"The Fast Runner (Atanarjuat)"

A dazzling Arctic surprise: Daring camerawork, magnificent vistas and grimy realism fuel this film version of an ancient Inuit legend.

By Andrew O'Hehir
Published June 7, 2002 8:00PM (EDT)

Here's the main thing about "The Fast Runner," a strange and memorable movie that comes to us from the Canadian Arctic and is the first feature ever made in Inuktitut, language of the Inuit people: light. I mean, this is one bright movie, all dazzling expanses of ice and snow and sea and sky; the ghostly interiors of igloos by daylight and by firelight. You could read a book by it. It's a difficult film to follow and at 172 minutes is maybe a half-hour too long. But simply as a sensory experience "The Fast Runner" (which opens Friday in New York and Los Angeles) is amazing; I can see why some of my critical colleagues have gone gaga for it. In some of its early scenes, those enormous vistas of brilliant white seem to fill up your ears, your nostrils and the inside of your head. It's like swimming in illuminated milk.

Furthermore, it eventually delivers a compelling human story that's both mythic and realistic; it might not be a stretch to call this an Inuit version of "The Iliad." If you have the patience for this kind of thing -- and I respect the fact that not everybody does -- then don't miss it. But for God's sake catch this one in the theater and not on home video (unless you have one of those TVs that cost as much as your car). Director Zacharias Kunuk, an Inuit himself, shot the movie in widescreen digital video, and that shimmering, hard-edged medium may never have been put to better use. Seeing it on a small screen would be deeply beside the point, like looking at "Guernica" in an art-history textbook.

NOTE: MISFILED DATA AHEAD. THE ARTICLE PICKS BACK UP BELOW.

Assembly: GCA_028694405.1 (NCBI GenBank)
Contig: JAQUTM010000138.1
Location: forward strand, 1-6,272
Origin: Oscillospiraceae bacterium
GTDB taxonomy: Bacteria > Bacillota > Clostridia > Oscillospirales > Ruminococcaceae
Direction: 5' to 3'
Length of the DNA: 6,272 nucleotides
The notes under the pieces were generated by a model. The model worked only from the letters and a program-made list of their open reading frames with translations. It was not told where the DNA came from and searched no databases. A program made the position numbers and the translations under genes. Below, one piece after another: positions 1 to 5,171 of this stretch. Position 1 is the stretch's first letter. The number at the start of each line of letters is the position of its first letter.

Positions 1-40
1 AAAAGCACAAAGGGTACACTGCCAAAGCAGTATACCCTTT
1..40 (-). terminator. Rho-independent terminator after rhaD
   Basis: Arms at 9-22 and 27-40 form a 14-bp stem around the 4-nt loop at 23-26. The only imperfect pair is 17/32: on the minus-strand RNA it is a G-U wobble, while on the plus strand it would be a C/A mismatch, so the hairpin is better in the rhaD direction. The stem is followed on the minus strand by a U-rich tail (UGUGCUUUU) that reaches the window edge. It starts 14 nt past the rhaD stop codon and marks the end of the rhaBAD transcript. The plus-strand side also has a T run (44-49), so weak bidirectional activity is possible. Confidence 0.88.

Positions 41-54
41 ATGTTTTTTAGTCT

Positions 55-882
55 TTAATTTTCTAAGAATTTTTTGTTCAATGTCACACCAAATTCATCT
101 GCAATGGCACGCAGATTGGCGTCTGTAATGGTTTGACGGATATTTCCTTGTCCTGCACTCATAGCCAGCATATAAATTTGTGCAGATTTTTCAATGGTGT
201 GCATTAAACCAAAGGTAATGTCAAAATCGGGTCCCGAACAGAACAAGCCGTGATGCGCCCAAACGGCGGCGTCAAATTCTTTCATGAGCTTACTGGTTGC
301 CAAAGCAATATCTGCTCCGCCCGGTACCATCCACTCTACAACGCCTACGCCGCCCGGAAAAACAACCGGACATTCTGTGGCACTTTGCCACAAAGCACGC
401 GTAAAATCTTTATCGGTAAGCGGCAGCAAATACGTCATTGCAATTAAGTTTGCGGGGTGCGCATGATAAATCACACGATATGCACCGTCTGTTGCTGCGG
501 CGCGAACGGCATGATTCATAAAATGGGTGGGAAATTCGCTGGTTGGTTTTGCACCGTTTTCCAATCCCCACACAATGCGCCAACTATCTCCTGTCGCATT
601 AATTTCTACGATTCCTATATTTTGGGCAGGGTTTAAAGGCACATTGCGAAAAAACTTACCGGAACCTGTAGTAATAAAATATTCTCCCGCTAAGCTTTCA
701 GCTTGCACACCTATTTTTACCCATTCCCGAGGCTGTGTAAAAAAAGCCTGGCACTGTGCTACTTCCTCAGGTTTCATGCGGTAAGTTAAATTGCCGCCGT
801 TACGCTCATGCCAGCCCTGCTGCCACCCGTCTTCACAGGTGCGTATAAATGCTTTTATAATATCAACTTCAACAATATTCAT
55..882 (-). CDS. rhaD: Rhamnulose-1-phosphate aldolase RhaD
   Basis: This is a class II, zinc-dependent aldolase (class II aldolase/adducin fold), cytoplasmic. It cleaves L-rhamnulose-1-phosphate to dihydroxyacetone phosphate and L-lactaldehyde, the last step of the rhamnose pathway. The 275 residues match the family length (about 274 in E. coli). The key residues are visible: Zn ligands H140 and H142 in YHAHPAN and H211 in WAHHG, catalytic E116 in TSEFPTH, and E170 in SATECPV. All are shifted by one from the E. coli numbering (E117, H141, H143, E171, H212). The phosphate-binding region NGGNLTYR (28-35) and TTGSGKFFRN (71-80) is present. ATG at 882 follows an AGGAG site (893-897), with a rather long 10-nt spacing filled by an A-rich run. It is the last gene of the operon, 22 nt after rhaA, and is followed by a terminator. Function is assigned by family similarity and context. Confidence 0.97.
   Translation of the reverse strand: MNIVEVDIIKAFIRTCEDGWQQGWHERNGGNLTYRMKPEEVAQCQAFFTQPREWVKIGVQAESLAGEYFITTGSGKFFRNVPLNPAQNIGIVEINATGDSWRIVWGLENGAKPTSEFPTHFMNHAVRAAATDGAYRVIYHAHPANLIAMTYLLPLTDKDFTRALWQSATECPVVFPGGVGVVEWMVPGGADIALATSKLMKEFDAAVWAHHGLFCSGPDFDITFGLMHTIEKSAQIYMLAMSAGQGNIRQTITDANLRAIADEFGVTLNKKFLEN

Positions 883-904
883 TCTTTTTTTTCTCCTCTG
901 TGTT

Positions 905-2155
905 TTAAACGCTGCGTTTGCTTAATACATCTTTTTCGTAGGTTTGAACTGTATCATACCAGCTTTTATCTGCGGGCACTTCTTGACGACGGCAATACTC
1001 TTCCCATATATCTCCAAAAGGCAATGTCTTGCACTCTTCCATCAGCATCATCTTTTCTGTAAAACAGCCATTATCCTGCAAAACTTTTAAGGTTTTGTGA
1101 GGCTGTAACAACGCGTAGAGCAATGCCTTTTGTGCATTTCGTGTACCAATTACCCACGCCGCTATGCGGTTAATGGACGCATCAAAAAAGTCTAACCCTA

Whatever combination of talent, happy accident and hard work was involved, "The Fast Runner" is, for all its flaws, an enthralling discovery. It results in large part from a concerted effort by the Inuit to preserve their culture and heritage in a modern context, and anybody who believes such projects are doomed to p.c. irrelevance will be confounded by this daring and original film. Screenwriter Paul Apak Angilirq (who died in 1998, while the film was still in production) tells a story drawn from indigenous legend without the slightest hint of sentimentality or New Age mysticism. Its cinematography (by Norman Cohn, an American who has lived in the Inuit province of Nunavut since 1985) is contemporary and thrilling, its acting (mostly by nonprofessionals) is assured and relaxed and its setting is both utterly alien and entirely familiar.

Figuring out what's going on in "The Fast Runner," which is set in a small Inuit community somewhere in the premodern past, can be a bit of a challenge. Besides, you may be too busy marveling at the details of daily life that Kunuk captures so sharply -- women sitting around scraping fat and gristle from caribou hides, men constructing a special ritual igloo -- to remember that this is a drama and not some PBS documentary. (As a montage of outtakes and behind-the-scenes footage accompanying the closing credits makes clear, the actors and crew are in fact 21st century people who wear designer clothing and listen to Walkmans.)